Understanding the value of arc flash management and mitigation for large electric process heaters

While larger medium voltage process heaters are relatively new in hydrocarbon processing, the safety issues surrounding medium-voltage equipment are well known. Arc flash events are a prime example of a rare but potentially deadly situation that can be mitigated with the right technology.

By Michael Jones – Staff Engineer, Watlow

As process heaters become a popular alternative for larger applications that have historically utilized gas-fired heaters, it is important to look at the ways in which they incorporate arc flash mitigation features.
When medium- or high-voltage equipment is used for industrial applications, it carries with it certain risks. Arc flash is an example of a well-known electrical risk that requires certain best practices to be followed to minimize damage and injury.
When a new piece of medium-voltage equipment is devel-oped, special attention should be given to such risks. This is certainly the case for large electric process heaters, which are becoming more popular in hydrocarbon processing applications.

Clean ducts, improved air quality, better performance

Arc flashes typically occur when there is a short circuit in a system (due to, for example, a dropped tool, buildup of corrosion or conductive dust or the presence of pests). If the voltage is high enough, and if there is a path to ground or a lower voltage, the resistance of the air is overcome and results in an arc.
Arc flash events can result in significant damage. As the energy release increases, it can cause fire and injury. If the energy release is high enough molten conductor metal and high-pressure plasma energy can escape from the cabinet, posing a risk to personnel.
The potential arc flash energy is determined by several factors: Equipment voltage, available current and the duration of the event. As the equipment voltage increases, the potential for arc flash hazards also increases. Low voltage systems operating below 400 volts do not have the energy to cause a significant arc flash hazard. Equipment operating at voltages between 400 volts and 600 volts can cause arc flash hazards, but their capacity to cause massive energy release is limited. Equipment operating at medium voltage (above 600 volts) has a high capacity for energy release. The available current is determined by the feed equipment upstream.
While it may be practical in some cases to reduce the potential arc flash energy while limiting voltage or current, over-all project cost can make this difficult. This makes reducing the duration of the event the most practical approach. Reducing the duration of the arc event also reduces the area of damage. The area of impact is not limited to the explosive blasts. The arc flash produces intense heat and light energy. People in the vicinity of the blast can experience injury from these effects even if they are not exposed directly to the explosion. Equipment surfaces can absorb the energy and experience high temperatures from the radiant energy, causing damage and requiring repair. Although arc flash incidents are relatively rare, their potential for damage, injury and death makes them a huge concern. Some estimates put the incidence of arc flash events roughly between five to 10 per day worldwide, or 3,500 per year. According to a 2021 article in the journal Safety, there were over 2,000 recorded hospitalizations in the U.S. due to electrical injuries, including arc flashes. Of these, 1,900 were non-fatal and 166 were fatal1. Although the article did not qualify fatalities in terms of whether they were due to arc flashes or other events, it is clear that arc flashes are on the more lethal end of the spectrum. Are there special risks with regard to arc flashes when it comes to process heating? Yes and no. On the one hand, medium voltage process heaters are relatively new to many applications. Concerns about decarbonization, automation and safety have driven many to replace gas-fired heaters with larger electrical heaters (> one megawatt)2; these heaters thus represent a potential new source of risk, and manufacturers of these heaters must be aware of that risk. On top of that, many applications use arrays of large megawatt heaters, connected to multiple panels. This drives the need for a solution that can isolate the specific panel(s) where arc flash occurs, isolating faults from the main breaker/feeder where possible.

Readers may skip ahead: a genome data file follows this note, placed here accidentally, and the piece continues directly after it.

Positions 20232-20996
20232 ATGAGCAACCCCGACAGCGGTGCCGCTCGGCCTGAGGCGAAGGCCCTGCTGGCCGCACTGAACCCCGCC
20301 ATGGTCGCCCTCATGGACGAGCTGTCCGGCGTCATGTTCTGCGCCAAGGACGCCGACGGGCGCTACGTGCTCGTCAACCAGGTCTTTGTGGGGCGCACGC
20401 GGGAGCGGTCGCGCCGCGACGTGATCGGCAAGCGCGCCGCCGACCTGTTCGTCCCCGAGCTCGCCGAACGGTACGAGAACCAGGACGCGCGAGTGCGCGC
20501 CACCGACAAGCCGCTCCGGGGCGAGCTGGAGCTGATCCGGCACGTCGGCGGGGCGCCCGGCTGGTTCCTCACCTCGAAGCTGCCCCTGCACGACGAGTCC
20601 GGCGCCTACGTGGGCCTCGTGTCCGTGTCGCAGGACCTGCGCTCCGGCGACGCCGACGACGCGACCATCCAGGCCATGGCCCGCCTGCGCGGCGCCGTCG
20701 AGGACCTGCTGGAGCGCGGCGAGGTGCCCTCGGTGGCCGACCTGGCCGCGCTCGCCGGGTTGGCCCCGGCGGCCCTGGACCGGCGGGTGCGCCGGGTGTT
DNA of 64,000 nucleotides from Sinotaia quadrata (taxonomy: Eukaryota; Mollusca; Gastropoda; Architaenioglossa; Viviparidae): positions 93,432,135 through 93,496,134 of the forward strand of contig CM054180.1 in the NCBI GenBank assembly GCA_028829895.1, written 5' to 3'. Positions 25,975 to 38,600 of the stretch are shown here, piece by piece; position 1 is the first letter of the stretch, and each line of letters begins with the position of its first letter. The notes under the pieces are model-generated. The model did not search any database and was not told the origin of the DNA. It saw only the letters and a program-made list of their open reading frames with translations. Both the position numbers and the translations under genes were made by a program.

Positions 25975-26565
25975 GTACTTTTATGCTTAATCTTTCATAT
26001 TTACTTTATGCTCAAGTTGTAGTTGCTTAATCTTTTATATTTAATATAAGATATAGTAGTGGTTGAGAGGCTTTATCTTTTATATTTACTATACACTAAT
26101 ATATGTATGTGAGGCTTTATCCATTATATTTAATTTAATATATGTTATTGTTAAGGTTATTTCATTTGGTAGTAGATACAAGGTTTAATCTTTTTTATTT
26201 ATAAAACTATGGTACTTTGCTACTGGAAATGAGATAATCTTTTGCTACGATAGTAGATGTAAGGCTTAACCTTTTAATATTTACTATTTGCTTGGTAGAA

On the other hand, arc flash events are well understood, as are the strategies for reducing their effects. An understanding of these strategies should be “built in” to any technology for process heating.

1Casey, Tristan W., Hannah M. Mason, Jasmine Huang, and Richard C. Franklin. 2021. “Shaping Frontline Practices: A Scoping Review of Human Factors Implicated in Electrical Safety Incidents” Safety 7, no. 4: 76. https://doi.org/10.3390/safety7040076.

Arc flash event
Comparison between arc-resistant cabinets and arc-mitigation technologies

Reducing the effects of an arc flash event

Generally speaking, there are three main strategies for reducing the effects of any potential arc flashes that could occur with a piece of equipment:

1. Increasing the distance from the potential source of an event
2. Reducing the available fault current
3. Decreasing the duration of the event (i.e., how long the arc itself exists)

Ideally, all could be used in combination to ensure maximum safety, but this is often not practical when considering overall project cost.
That said, the duration of the event is the most practical influencer to reduce and has the largest impact on the total amount of energy released. Reducing the overall fault clearing time is often the best, most direct way to reduce arc flash hazards. This point can be illustrated through a comparison between two current approaches to limiting the damage wrought by arc flashes: Arc-resistant cabinets and arc mitigation technologies. Mitigation technologies make more sense economically and from a safety perspective, and thus should be incorporated into designs for and around medium voltage process heaters and similar equipment.

Arc-resistant cabinets